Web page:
Bezoar Goats and Bears: Spurring Tourism in Armenia’s Vayots Dzor Province
By Amalya Margaryan, Davit Banuchyan
Tigran Khoudoyan, mayor of Shatin, a rural community in Armenia’s Vayots Dzor Province, needs no prompting when it comes to extolling the beauty of his home.
“In terms of nature, Shatin is beautiful. We have many scenic sites, and we will intensify the development of tourism. We need the conditions necessary to make this happen,” the mayor tells Hetq.
Shatin is on the banks of the Yeghegis River, a tributary of the Arpa. Most of the residents trace their roots back to the province of Salmast, Iran.
Rich in flora and fauna, an observation post was erected in Shatin in 2008 where visitors can try to spot the Bezoar Goat, classified by the IUCN as “vulnerable”.
Close to Shatin there’s a 10th century monastery that was renovated in the 17th century.
Mayor Khoudoyan says not many leave the community to find better prospects overseas or domestically, and that none would leave if jobs were created.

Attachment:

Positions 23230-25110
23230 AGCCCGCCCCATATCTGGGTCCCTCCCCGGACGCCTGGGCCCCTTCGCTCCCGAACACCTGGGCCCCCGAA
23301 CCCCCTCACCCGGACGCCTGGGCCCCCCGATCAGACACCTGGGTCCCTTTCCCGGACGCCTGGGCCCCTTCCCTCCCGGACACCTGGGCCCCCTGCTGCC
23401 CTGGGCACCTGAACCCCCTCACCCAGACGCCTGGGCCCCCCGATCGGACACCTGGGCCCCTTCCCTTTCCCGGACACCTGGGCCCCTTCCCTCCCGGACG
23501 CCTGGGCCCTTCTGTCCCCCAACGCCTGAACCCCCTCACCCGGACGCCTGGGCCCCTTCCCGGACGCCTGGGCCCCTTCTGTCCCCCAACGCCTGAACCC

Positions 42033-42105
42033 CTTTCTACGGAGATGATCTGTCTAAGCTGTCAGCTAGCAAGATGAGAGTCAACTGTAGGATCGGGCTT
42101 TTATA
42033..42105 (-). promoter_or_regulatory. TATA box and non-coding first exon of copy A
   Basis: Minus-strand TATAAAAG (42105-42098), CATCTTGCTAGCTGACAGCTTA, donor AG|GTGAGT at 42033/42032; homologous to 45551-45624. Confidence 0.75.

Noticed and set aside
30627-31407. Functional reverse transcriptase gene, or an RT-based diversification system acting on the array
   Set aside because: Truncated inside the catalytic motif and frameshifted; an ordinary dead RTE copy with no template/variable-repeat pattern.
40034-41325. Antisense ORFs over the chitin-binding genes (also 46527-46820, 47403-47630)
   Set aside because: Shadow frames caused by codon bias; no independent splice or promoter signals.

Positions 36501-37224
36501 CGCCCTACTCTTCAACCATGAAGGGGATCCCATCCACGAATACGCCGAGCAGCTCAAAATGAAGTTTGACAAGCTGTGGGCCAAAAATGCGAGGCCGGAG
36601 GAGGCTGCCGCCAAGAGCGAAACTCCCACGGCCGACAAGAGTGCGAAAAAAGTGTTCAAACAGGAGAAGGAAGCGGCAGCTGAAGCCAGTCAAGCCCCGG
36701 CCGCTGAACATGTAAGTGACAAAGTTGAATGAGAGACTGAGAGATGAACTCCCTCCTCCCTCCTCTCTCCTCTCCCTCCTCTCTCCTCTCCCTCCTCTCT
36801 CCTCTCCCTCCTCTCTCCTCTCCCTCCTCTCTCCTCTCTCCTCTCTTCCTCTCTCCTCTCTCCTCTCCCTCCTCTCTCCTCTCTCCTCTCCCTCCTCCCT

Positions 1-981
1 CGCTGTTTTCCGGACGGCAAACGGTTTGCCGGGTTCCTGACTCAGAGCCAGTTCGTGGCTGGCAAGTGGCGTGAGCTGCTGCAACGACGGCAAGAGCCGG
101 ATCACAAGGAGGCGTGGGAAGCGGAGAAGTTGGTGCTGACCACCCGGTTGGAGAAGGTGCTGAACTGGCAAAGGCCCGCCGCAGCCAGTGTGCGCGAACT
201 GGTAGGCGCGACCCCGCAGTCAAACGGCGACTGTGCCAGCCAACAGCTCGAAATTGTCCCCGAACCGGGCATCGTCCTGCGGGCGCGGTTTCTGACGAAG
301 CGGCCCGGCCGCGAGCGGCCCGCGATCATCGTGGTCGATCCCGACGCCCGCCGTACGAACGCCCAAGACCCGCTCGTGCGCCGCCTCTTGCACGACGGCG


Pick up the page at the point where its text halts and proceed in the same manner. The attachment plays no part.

“I try to invest money to solve economic problems, and not social ones. Despite the large number of social issues, we must strive to resolve the economic ones first,” the mayor stresses.
Shatin and other adjacent settlements aren’t supplied with natural gas. Khoudoyan says the issue has been raised but the national government is dragging its heels. He believes it might be because there aren’t enough consumers to justify such a large investment.
“But, it would be great for Shatin to get gas, since it’s becoming the center of the Yeghegis community,” he says.
Shatin and eleven surrounding communities are to be consolidated into one community – Yeghegis. Local elections are slated for November 5.
Fixing the roads is a major issue for residents in the area. Some of the roads aren’t asphalted and cars with low clearance can’t reach Shatin.
Some residents also complain about the bears, claiming they get into the beehives looking for honey.
Resident Edik Smbatyan says that bears broke into four of his beehives this year, doing 50,000 AMD in damage.
Mayor Khoudoyan claims that bears feel safe entering the village because poaching is not permitted.
“It’s a reflex action. They feel safe and there’s fruit and honey to eat. Residents can’t fight back. It’s the job of the police and the environment department. We call for help if there’s an incident, but we can’t provide round-the-clock monitoring.